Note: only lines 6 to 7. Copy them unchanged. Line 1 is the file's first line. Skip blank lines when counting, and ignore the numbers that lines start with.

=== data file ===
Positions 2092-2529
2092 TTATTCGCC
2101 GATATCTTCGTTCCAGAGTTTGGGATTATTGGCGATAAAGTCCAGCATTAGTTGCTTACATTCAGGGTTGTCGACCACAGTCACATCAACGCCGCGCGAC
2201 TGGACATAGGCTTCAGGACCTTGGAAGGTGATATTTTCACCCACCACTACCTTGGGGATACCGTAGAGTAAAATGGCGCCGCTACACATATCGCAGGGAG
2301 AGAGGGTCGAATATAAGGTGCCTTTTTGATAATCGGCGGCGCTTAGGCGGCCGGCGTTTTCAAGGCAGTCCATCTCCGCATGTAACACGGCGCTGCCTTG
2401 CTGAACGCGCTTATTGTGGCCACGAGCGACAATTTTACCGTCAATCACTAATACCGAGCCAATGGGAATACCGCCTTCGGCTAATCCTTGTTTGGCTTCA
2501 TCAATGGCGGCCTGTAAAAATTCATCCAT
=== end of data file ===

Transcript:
2401 CTGAACGCGCTTATTGTGGCCACGAGCGACAATTTTACCGTCAATCACTAATACCGAGCCAATGGGAATACCGCCTTCGGCTAATCCTTGTTTGGCTTCA
2501 TCAATGGCGGCCTGTAAAAATTCATCCAT